Personal lives and businesses have been subject to unprecedented change in 2020. The pandemic has spread relentlessly, exposing businesses to unknown challenges and unexpected changes. “Over these last few months, we have learned more than ever before that being able to quickly respond to new situations, being aware of our corporate and individual responsibilities, and developing a shared understanding of the rapidly evolving situation are all key factors in overcoming the pandemic in the most effective and secure way possible,” explains Tom Eng, SVP Head of TOMRA Recycling.
Corporate action is paramount
Tackling coronavirus effectively relies heavily on corporations taking action to mitigate the spread of the virus from every angle. TOMRA took this responsibility very seriously right from the start. Protecting its core asset, its employees, was and will always be at the center of all corporate actions, followed by business continuity plans to ensure smooth operations and services. It all started in China, where the virus kicked off. Ted Park, Regional Sales Director Asia at TOMRA Sorting Recycling, explains: “With China being the first country to be severely affected by the virus, I took the first steps within the company and introduced multiple measures to keep my team safe. Moreover, since South Korea already controlled the export of masks or their shipment outside its territory and limited the amount of masks available for purchase per person, some Korean colleagues sent masks in packages of 20-30 pieces to some colleagues in China to provide them with the necessary, increasingly scarce equipment. In doing so, we felt more solidarity and a feeling of togetherness during the very initial outbreak of the pandemic.”
Soon after, the virus crossed the Chinese border and forced more countries and TOMRA subsidiaries to act. “In mid-March, the spread of the virus increased steadily and hit the US very hard. As I’m responsible for my US team, I immediately closed our office in Charlotte, North Carolina, even before I was officially asked to do so, thus limiting possible contact with the virus,” expresses Carlos Manchado Atienza, Regional Sales Director Americas at TOMRA Sorting Recycling. A feeling of caring for and mutually supporting each other constantly grew: when masks became scarce at TOMRA's production facilities in Europe, the Chinese team sent some of their masks along with other equipment to ensure the safety of their colleagues.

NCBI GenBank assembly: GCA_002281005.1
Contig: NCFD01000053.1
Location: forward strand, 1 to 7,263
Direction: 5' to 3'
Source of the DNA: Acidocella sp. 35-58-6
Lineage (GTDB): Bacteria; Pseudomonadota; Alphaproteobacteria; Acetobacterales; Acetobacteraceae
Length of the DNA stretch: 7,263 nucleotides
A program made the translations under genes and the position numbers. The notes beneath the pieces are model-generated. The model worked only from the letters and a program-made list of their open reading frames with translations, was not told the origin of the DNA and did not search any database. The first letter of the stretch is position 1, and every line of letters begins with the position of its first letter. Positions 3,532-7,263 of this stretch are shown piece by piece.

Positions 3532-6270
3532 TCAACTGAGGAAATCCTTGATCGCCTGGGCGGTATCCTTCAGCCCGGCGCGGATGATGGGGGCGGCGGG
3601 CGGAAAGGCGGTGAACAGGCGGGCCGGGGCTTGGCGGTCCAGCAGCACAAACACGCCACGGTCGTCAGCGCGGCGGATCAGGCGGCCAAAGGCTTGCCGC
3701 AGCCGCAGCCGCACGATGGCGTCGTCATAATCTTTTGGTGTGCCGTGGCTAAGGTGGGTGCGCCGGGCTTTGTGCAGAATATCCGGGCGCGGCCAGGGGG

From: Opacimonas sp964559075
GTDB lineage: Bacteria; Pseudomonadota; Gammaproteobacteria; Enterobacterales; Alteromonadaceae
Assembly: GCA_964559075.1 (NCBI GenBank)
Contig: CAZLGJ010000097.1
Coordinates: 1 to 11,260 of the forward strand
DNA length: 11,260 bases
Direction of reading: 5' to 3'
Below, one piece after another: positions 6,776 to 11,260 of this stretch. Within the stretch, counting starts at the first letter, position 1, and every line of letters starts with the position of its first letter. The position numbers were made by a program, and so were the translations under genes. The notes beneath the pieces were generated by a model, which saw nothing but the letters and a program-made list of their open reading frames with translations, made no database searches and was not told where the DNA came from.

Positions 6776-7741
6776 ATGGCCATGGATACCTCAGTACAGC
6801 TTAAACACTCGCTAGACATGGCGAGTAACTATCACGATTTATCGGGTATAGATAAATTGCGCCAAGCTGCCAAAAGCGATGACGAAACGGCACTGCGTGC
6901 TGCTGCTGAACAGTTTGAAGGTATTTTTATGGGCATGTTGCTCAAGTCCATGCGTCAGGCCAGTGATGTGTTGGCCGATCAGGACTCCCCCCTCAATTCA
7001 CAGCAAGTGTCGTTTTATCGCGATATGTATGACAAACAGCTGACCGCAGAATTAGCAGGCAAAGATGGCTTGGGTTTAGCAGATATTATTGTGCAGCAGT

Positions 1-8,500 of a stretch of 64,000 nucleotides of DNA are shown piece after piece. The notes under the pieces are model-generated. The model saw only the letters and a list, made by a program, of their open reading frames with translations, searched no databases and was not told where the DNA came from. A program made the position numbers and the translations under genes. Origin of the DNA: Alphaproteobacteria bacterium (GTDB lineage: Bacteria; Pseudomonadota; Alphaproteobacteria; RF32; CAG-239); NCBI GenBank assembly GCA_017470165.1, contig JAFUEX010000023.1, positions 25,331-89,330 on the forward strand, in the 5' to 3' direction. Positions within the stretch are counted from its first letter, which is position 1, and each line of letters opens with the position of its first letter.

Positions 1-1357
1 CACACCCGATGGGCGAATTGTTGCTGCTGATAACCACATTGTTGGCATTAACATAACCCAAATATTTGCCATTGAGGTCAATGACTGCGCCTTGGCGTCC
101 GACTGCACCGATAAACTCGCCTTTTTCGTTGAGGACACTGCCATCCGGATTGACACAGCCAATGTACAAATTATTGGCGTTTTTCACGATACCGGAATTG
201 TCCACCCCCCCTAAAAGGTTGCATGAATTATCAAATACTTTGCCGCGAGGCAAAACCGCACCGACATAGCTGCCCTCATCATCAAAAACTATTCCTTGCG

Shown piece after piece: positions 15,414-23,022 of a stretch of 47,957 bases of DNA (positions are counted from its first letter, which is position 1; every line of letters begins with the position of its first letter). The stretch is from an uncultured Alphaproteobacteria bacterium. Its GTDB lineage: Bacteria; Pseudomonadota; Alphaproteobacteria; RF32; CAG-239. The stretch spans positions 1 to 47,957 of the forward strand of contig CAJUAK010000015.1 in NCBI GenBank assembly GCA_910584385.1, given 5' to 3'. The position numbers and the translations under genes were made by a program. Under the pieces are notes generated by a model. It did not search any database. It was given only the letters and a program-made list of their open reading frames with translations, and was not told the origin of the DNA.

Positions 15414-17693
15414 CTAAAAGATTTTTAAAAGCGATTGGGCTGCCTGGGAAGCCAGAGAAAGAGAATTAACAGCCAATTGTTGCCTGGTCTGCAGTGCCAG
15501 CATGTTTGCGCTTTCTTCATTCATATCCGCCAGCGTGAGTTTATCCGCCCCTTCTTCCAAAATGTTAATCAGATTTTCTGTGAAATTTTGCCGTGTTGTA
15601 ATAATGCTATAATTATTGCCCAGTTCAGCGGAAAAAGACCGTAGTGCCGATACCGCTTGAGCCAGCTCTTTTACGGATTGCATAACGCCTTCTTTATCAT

Over time, the scale of the crisis became increasingly apparent and the introduction of extensive precautionary measures became vital. TOMRA reviewed and strengthened its local regulations and implemented regulations that are broadly in line with the recommendations of local health authorities and government and now apply to all of our global offices and facilities.
First and foremost, social contact had to be reduced to a minimum. For this reason, TOMRA imposed a corporate travel ban and committed to all meetings taking place virtually, with no further face-to-face meetings. Being in the fortunate position that all employees have the required equipment to work from home right from their first working day, the necessary prerequisites were already in place and the transition to working from home was conducted smoothly. But not every working task can be transferred home. For those working on site, social distancing became mandatory and production staff was asked to wear masks. Increasing the frequency of cleaning and providing disinfectants, which are available in offices and facilities, complement the existing on-site safety measures. Employees are kept up to date almost daily and learn from a steady flow of information on the current situation and any changes that occur.
Production and service continuity
In this type of situation, it is inevitable that factors impacting on operations will come in fast and unannounced. Negative effects on production, such as slowdowns or fewer workers, cannot be avoided, but can be circumvented by taking fast and smart action. “Since we operate on a global level, production capacity can be split across our global production facilities to run at full capacity and generate the expected output,” reassures Melanie Knödgen, VP, Head of Operations Recycling and Mining at TOMRA. “Increased stock enables us to ship TOMRA machines and spare parts on time and to meet our customers’ requirements as usual. Despite all the limitations and external influences linked to COVID-19, our production and deliveries have not been impaired,” adds Knödgen.